Donna Masini


I watched a snake once, swallow a rabbit.
Fourth grade, the reptile zoo
the rabbit stiff, nose in, bits of litter stuck to its fur,

its head clenched in the wide
jaws of the snake, the snake
sucking it down its long throat.

All throat that snake—I couldn't tell
where the throat ended, the body
began. I remember the glass

case, the way that snake
took its time (all the girls, groaning, shrieking
but weren't we amazed, fascinated,

saying we couldn't look, but looking, weren't we
held there, weren't we
imagining—what were we imagining?)

Mrs. Peterson urged us to move on girls,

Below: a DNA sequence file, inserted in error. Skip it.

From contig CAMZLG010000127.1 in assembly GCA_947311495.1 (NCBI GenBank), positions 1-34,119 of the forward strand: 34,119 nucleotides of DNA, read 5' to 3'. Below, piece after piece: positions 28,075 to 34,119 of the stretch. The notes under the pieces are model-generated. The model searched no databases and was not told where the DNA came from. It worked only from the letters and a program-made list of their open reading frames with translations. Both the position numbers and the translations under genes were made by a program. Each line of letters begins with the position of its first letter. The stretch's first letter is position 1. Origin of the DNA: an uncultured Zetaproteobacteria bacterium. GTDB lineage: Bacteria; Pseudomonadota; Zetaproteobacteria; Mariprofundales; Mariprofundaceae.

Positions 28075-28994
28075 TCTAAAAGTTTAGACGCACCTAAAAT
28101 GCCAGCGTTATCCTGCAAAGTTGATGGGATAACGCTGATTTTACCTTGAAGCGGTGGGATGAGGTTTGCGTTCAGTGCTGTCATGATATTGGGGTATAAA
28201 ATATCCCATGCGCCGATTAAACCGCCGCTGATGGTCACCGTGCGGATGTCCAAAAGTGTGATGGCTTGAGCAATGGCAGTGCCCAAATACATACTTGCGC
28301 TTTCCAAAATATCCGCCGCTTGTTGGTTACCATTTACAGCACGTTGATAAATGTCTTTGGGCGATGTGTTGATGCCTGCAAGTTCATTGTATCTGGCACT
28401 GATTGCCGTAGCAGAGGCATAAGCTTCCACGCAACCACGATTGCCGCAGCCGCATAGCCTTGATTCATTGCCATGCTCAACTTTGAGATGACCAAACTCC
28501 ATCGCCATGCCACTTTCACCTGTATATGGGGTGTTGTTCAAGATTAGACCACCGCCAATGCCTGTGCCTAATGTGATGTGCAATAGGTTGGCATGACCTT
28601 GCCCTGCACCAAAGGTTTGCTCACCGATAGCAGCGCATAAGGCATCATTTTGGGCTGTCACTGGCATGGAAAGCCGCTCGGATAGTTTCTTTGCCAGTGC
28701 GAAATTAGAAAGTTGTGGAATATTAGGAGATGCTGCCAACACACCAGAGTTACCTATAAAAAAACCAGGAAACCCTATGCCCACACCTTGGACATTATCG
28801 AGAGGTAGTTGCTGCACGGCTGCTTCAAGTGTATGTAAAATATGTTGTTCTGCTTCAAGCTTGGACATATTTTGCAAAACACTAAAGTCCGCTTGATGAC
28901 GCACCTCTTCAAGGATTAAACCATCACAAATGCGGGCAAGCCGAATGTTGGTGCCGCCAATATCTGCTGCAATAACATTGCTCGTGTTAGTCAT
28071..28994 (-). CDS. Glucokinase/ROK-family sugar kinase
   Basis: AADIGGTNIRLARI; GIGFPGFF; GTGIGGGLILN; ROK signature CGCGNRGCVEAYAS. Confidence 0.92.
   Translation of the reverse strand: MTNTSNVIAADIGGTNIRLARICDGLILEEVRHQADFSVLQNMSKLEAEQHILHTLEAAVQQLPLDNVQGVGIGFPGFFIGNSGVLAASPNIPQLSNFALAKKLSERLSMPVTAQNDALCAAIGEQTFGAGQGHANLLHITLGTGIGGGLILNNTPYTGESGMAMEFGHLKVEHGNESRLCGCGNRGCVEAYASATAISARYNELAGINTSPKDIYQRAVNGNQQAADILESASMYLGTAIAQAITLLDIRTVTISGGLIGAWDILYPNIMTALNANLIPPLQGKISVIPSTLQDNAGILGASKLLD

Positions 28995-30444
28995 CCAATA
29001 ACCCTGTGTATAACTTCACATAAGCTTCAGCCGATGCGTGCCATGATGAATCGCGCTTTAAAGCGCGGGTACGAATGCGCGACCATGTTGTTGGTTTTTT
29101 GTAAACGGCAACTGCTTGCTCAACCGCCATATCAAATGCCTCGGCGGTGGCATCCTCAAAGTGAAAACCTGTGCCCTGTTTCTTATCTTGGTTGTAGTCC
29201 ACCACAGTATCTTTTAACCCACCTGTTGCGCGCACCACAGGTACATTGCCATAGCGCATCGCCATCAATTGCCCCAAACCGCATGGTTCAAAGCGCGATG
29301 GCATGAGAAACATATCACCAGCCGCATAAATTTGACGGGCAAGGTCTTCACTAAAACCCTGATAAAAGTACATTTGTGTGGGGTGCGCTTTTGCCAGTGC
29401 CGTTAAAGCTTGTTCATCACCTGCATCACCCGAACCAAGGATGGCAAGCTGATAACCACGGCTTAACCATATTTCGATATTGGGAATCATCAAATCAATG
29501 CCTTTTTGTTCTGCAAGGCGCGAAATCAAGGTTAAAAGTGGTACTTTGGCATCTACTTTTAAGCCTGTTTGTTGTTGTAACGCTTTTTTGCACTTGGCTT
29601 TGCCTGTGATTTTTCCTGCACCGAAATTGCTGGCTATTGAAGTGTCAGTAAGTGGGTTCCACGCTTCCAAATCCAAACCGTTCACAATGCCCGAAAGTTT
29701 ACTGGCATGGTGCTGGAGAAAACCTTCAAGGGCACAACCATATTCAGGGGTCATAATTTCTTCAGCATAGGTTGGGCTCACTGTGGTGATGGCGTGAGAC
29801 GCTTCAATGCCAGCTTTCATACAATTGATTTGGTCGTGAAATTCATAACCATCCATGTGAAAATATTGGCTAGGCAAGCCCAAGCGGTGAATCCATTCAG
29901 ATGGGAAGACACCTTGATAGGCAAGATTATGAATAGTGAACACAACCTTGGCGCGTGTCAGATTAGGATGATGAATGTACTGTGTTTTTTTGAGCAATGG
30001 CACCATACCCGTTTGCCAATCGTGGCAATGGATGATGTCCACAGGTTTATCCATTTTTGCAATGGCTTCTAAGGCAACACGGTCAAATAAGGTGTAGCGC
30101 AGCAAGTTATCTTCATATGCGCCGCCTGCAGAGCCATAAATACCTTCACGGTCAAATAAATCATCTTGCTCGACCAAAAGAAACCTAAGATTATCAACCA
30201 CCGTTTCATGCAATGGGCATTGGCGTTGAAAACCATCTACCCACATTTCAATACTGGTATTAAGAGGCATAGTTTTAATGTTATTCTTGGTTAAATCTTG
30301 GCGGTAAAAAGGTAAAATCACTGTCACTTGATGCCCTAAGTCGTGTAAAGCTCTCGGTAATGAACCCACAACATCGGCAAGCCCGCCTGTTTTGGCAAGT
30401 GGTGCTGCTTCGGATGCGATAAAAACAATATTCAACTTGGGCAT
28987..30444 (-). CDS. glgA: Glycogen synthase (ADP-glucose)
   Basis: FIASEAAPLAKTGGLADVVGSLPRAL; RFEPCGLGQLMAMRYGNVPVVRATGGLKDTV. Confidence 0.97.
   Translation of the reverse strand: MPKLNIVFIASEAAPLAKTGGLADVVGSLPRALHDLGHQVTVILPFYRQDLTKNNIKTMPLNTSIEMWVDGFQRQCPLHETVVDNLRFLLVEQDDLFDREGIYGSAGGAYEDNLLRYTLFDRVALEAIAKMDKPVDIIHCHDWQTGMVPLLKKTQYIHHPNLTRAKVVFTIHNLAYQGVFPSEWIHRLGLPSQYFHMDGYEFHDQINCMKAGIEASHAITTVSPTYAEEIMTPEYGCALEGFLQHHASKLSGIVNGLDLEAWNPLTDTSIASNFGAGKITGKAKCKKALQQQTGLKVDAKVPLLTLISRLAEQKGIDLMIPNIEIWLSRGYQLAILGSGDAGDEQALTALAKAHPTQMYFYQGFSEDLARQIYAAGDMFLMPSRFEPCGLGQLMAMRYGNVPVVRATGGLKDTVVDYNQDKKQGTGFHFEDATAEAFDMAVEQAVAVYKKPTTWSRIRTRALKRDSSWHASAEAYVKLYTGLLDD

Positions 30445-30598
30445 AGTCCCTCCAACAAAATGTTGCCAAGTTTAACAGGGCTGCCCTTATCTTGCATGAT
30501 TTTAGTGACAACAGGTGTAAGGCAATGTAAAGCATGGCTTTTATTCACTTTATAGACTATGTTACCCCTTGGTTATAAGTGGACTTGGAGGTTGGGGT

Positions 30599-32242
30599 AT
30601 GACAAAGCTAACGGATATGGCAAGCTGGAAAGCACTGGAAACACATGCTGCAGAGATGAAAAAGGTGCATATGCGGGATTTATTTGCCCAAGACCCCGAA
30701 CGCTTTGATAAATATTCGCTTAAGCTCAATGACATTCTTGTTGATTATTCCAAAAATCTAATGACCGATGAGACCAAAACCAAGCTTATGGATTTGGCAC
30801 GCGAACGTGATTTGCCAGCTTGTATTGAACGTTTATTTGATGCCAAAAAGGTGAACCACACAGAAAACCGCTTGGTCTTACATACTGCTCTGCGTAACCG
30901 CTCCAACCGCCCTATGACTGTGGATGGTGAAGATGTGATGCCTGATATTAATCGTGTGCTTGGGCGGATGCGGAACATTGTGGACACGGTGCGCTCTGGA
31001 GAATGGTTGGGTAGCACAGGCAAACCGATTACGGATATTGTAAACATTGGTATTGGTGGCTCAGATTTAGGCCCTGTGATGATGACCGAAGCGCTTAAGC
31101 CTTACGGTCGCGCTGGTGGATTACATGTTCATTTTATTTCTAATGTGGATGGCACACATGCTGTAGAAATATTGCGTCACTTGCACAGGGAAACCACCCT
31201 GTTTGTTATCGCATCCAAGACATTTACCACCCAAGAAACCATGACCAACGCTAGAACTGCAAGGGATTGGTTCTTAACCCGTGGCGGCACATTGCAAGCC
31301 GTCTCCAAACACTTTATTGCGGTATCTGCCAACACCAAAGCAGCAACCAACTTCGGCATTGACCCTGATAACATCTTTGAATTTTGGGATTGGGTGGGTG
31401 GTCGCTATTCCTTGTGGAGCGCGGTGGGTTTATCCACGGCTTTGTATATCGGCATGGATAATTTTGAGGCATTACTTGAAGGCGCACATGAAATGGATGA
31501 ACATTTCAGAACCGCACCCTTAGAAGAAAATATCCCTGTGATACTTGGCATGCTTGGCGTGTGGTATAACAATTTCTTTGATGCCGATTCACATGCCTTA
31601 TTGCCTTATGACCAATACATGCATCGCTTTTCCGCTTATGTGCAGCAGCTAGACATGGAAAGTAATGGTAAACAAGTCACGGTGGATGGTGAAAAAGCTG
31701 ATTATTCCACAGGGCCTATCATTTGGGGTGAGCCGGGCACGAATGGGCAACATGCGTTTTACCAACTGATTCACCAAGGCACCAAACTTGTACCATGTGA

but we couldn't move. It was like
watching a fern unfurl, a minute

hand move across a clock. I didn't know why
the snake didn't choke, the rabbit never
moved, how the jaws kept opening

wider, sucking it down, just so
I am taking this in, slowly,
taking it into my body:

this grief. How slow
the body is to realize.
You are never coming back.


It’s like ants
and more ants.

West, east
their little axes

hack and tease.
Your sins. Your back taxes.

This is your Etna,					
your senate						
of dread, at the axis					
of reason, your taxi					
to hell. You see
your past tense—

and next? A nest
of jittery ties.

You’re ill at ease,
at sea,

almost in-
sane.  You’ve eaten

your saints.  
You pray to your sins.

Even sex 
is no exit. 

Ah, you exist.